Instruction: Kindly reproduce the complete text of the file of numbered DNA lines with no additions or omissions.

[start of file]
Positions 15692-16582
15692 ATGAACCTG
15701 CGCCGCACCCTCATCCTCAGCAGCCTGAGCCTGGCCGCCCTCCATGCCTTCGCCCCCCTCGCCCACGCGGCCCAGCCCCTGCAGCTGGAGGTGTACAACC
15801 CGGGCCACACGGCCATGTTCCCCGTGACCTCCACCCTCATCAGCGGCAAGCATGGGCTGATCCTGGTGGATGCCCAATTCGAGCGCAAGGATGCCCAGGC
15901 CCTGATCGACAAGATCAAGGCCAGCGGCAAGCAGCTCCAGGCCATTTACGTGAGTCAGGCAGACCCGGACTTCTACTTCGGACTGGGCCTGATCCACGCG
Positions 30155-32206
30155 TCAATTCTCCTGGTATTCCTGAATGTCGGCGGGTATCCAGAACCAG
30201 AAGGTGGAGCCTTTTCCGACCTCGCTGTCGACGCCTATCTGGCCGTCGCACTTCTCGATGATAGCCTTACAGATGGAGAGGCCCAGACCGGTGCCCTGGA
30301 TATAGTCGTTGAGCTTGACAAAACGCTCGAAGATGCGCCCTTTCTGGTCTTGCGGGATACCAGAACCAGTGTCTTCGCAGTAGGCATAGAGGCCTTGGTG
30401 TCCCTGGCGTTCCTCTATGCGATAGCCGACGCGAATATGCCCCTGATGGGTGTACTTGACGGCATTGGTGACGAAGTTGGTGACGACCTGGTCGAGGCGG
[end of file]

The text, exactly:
Positions 15692-16582
15692 ATGAACCTG
15701 CGCCGCACCCTCATCCTCAGCAGCCTGAGCCTGGCCGCCCTCCATGCCTTCGCCCCCCTCGCCCACGCGGCCCAGCCCCTGCAGCTGGAGGTGTACAACC
15801 CGGGCCACACGGCCATGTTCCCCGTGACCTCCACCCTCATCAGCGGCAAGCATGGGCTGATCCTGGTGGATGCCCAATTCGAGCGCAAGGATGCCCAGGC
15901 CCTGATCGACAAGATCAAGGCCAGCGGCAAGCAGCTCCAGGCCATTTACGTGAGTCAGGCAGACCCGGACTTCTACTTCGGACTGGGCCTGATCCACGCG
Positions 30155-32206
30155 TCAATTCTCCTGGTATTCCTGAATGTCGGCGGGTATCCAGAACCAG
30201 AAGGTGGAGCCTTTTCCGACCTCGCTGTCGACGCCTATCTGGCCGTCGCACTTCTCGATGATAGCCTTACAGATGGAGAGGCCCAGACCGGTGCCCTGGA
30301 TATAGTCGTTGAGCTTGACAAAACGCTCGAAGATGCGCCCTTTCTGGTCTTGCGGGATACCAGAACCAGTGTCTTCGCAGTAGGCATAGAGGCCTTGGTG
30401 TCCCTGGCGTTCCTCTATGCGATAGCCGACGCGAATATGCCCCTGATGGGTGTACTTGACGGCATTGGTGACGAAGTTGGTGACGACCTGGTCGAGGCGG